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Five New Mexico municipalities are taking the state Taxation and Revenue Department to court for what they believe could be millions of dollars in withheld gross receipts funds. And according to the Artesia City Council, the number of parties involved in that lawsuit could soon grow.

Mayor Phillip Burch and city clerk Aubrey Hobson updated the council Tuesday on the progress of the suit, which currently includes Artesia, Jal, Moriarty, Bloomfield and Farmington as plaintiffs.

At issue is the communities’ monthly gross receipts tax payments, which Burch says have been “extremely erratic” over the past three years.

“We received one check where we expected about $1.5 million and got half a million with no warning, no notice, just ‘Oh, by the way, your check is half a million dollars,’” Burch said. “I met with the secretary of Tax and Rev and explained to him that the impact that it has on a small community – that is your livelihood, is that gross receipts check each month, and to get one expecting a million that’s half a million… if this council hadn’t been extremely conservative and built a general fund base, we couldn’t have made the payroll a couple of times in the last three years.”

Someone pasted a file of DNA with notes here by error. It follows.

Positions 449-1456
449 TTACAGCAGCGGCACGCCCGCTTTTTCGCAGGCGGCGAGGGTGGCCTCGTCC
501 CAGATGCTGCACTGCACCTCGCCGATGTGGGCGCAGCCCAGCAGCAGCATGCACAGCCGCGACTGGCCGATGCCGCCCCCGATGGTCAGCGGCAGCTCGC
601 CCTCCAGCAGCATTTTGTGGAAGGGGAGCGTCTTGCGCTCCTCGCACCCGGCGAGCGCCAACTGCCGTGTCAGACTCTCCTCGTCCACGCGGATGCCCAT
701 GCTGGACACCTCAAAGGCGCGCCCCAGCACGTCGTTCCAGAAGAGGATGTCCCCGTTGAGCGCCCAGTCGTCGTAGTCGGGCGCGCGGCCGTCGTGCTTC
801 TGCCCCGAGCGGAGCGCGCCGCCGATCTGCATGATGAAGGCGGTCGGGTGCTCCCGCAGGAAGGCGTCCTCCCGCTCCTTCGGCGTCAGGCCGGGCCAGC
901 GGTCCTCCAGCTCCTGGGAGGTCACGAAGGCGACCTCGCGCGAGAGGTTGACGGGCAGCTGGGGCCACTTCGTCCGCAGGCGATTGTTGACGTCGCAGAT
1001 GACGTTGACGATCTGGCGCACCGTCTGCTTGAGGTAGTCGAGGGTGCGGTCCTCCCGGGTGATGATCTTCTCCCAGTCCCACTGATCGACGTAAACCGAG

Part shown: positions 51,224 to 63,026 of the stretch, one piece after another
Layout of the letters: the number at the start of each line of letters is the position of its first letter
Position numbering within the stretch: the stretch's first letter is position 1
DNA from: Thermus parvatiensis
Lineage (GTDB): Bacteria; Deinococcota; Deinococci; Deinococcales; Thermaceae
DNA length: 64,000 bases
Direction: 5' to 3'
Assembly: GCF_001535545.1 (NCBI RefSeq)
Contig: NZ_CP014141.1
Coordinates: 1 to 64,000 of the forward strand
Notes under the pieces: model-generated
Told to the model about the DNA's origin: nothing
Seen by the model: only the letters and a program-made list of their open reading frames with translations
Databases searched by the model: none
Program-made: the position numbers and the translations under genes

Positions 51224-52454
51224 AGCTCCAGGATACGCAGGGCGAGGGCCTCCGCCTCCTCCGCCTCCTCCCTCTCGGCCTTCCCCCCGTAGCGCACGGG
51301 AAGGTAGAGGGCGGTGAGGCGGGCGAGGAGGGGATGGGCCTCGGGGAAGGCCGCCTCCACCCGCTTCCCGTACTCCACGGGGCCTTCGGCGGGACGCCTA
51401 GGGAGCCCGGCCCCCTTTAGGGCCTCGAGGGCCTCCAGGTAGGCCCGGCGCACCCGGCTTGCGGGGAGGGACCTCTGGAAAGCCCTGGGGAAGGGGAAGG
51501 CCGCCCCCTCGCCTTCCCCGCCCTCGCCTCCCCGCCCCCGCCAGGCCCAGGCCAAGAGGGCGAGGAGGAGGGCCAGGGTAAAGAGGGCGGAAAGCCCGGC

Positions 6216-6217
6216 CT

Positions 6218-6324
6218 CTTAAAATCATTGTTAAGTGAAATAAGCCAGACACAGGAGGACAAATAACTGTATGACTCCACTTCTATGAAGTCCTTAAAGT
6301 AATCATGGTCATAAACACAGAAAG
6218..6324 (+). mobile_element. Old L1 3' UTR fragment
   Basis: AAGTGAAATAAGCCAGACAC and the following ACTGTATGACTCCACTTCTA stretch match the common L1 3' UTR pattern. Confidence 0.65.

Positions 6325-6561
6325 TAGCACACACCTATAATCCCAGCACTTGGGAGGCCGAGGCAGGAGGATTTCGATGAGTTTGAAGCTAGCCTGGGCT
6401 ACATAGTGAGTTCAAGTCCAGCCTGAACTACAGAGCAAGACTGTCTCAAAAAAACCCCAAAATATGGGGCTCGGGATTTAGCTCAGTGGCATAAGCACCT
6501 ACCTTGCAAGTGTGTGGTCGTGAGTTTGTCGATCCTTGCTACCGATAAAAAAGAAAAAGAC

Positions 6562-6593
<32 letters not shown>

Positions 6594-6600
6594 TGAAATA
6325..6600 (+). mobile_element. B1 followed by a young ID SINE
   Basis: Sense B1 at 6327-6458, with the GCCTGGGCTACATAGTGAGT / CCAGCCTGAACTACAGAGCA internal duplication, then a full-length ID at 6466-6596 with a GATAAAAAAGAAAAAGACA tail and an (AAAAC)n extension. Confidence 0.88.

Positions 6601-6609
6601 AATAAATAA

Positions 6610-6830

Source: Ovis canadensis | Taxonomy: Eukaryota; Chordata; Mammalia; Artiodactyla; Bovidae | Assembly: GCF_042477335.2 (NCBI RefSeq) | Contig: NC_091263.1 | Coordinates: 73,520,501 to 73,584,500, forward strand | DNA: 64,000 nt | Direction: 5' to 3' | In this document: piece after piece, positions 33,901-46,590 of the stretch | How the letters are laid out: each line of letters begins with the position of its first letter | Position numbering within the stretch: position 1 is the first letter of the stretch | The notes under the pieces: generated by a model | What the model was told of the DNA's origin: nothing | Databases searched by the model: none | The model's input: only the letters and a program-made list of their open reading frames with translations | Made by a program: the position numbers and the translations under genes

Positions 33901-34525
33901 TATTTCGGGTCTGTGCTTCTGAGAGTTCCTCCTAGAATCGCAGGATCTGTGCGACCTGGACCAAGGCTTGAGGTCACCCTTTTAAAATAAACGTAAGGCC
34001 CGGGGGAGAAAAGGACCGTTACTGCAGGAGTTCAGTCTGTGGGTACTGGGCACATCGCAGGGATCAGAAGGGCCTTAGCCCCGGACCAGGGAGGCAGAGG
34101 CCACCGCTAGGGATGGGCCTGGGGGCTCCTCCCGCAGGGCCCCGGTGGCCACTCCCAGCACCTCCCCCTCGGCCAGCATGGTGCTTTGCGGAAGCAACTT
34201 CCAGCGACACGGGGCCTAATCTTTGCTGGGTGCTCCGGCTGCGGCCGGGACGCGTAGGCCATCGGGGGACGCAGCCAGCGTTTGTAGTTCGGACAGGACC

Hobson says more than $6 million in estimated funds the city was anticipating that were instead clawed back by the state have been identified to this point. Burch said Farmington has also taken particularly large hits to its expected GRT payments, but the numbers seen in smaller communities pale in comparison to the multi-million-dollar sums in places like Albuquerque.

“If we had everybody involved, it would be a large, large amount you just can’t scoff at,” Hobson said.

As such, the suit will be opened up to additional municipalities and counties – with the New Mexico Municipal League and New Mexico Association of Counties also indicating their involvement – with an emphasis on encouraging the state’s largest governments to join.

“It’s going to grow bigger, a suit will be filed shortly, and we’ll let the judge figure it out,” Burch said. “We feel confident that we have been wronged. We would hope to get some of that back, but the real hope is just to get them to abide by the laws when they collect our taxes for us and send it to us – that’s all we want: what we’re rightfully entitled to by law.”